Everyone needs to plan for the future, both for the known and expected events, and the unwanted and unplanned ones. LGBT folks have an additional burden, since we lack many of the legal protections other citizens have.
Our families of choice often have no legal connection to us and the state’s default for legal connection, our biological families, may not be supportive. By taking just a few simple steps, however, you can protect yourself and your loved ones.
Everyone gets sick sometime. In the case of mild illnesses, you can take care of and advocate for yourself with medical professionals. In more severe situations, however, you might not have that luxury.
An advance directive, sometimes called an advance healthcare directive or a living will, is a document you complete that provides specific information on medical care for when you are incapacitated. It details basic curative care, like administration of medicines and antibiotics; palliative care, dealing with pain relief; and extraordinary measures, e.g., if you want CPR and resuscitation performed on you, if or you’d like to prolong your life on a respirator.
Beyond an advance directive, it’s also important that you designate someone you trust to make medical decisions for you if you’re not able to. A healthcare power of attorney names the person who should act as your proxy if you are incapacitated. In the absence of this, your nearest legal relative in your biological family will be who gets to make healthcare decision for you.
The N.C. Department of the Secretary of State provides sample documents for advance directives, healthcare powers of attorney, and even organ donor cards, as well as the option to register your documents online for a small fee. Learn more at secretary.state.nc.us/ahcdr/.
In the event of a planned hospitalization, be sure to tell the hospital the names of any people you would like to be able to visit you. Three years ago Equality NC secured hospital visitation rights for non-legal relatives of patients. Now the Patient’s Bill of Rights for all NC Hospitals states: “A patient has the right to designate visitors who shall receive the same visitation privileges as the patientís immediate family members, regardless of whether the visitors are legally related to the patient.”
For couples, a power of attorney form designates someone to be your legal proxy. You can use this document to name specific limited circumstances that another can act for you, or you can give someone else broad abilities to make any and all legal and financial choices for you.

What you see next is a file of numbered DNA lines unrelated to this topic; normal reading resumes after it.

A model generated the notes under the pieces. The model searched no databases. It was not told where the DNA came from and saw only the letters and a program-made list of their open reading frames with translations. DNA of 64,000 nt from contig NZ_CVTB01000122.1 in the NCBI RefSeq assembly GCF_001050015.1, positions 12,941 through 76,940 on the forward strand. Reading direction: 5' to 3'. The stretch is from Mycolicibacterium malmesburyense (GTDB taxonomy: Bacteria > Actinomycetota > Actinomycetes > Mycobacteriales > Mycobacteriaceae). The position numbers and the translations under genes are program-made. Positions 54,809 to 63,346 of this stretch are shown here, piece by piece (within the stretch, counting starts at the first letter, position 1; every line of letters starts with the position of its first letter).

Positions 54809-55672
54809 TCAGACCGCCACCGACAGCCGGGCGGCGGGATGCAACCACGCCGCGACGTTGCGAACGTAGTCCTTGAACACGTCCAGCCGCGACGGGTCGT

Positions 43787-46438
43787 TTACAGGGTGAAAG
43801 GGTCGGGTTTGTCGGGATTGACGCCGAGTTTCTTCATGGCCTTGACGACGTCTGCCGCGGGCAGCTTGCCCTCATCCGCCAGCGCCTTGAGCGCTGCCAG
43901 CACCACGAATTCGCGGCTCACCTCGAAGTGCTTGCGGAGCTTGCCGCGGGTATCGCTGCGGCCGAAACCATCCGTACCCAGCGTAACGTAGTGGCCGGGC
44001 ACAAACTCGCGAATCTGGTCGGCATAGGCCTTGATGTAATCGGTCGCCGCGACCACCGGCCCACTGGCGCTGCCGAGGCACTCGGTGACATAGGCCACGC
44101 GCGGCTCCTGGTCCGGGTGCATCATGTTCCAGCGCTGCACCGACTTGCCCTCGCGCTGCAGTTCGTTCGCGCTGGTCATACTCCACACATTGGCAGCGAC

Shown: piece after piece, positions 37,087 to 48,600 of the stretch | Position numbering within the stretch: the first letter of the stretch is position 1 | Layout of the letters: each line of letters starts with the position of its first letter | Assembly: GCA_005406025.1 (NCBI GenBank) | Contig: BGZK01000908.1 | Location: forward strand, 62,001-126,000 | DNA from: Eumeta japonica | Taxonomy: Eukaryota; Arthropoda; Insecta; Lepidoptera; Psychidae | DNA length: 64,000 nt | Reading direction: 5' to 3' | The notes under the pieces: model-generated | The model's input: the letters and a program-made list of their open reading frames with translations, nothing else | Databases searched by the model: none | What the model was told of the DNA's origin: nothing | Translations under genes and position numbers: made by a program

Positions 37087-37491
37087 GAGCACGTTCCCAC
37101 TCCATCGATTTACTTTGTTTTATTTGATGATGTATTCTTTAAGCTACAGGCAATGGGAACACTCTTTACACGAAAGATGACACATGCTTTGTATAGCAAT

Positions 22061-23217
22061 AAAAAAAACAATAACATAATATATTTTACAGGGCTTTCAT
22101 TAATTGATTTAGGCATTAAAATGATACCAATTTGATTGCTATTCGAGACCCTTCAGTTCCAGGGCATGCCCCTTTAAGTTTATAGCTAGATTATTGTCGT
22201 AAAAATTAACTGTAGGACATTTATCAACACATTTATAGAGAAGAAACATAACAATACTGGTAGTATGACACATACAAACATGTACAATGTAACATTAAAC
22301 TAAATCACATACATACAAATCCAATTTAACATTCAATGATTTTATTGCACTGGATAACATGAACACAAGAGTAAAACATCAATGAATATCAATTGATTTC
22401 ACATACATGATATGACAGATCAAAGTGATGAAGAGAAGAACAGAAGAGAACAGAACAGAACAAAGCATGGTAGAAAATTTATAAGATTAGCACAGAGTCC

For retirement and stock accounts, be sure to designate your loved one as a beneficiary. When you set up accounts, this is one of the basic steps you take, and it’s an easy and simple way to be sure these assets go to the person you choose.
Partners can also establish joint bank accounts, which gives either party equal access to assets in that account. Similarly, significant others can get a mortgage as joint tenants with rights of survivorship. We’ve all heard horror stories where one partner unexpectedly dies, and then the other is kicked out of their home because they don’t have legal rights to it or any other artifact of the relationship.
Cohabitation/domestic partnership agreements are contracts between people who live together describing their rights and obligations within a living arrangement. They can describe how finances are handled, as well as how property should be divided in the event of a breakup.
For couples who want/have children, the North Carolina Supreme Court has validated claims for joint custody for partners in the unfortunate event of a break-up.
Finally, we all need to plan for end of life. A will provides directions for distributing your assets. As with medical issues, unless you say otherwise, your nearest legal relative in your biological family will inherit your stuff by default.
If you have significant assets, a trust allows a way to transfer assets without going through the process of probate, which can be an expensive and time-consuming way to settle an estate.
Life insurance is an easy way to provide for your loved ones after death.
One of the simplest and most overlooked steps you can take before death is to outline your wishes for funeral/burial arrangements. Death is a difficult time for loved ones, but you can make things much easier by thinking about and detailing what kind of service or ritual you’d like for your funeral, and what should happen to your body. It’s also good to list what accounts you have at what places, as well as list names and contact information for people to tell of your death. Learn more at carolinasendoflifecare.org.
The Carolinas Center for Hospice and End of Life Care is an excellent resource for the final details of life/end-of-life planning, with FAQs and many sample documents.
(Please consider Equality NC and our work for all LGBT North Carolinians as you plan for the future. Not only can you give us money directly now, but you can also designate us as a beneficiary in your will or life insurance policy. Equality NC, which coordinates our policy work, has a tax ID number/EIN of 02-0662714. Learn more about Equality NC at equalitync.org.) : :
— This piece by Equality North Carolina’s Shawn Long was originally published online at equalitync.org on March 9, 2010, and reprinted here with permission and updates. Neither qnotes nor Equality NC provides legal or fiscal advice. You should consult a lawyer or financial planner for issues dealing with money or the law.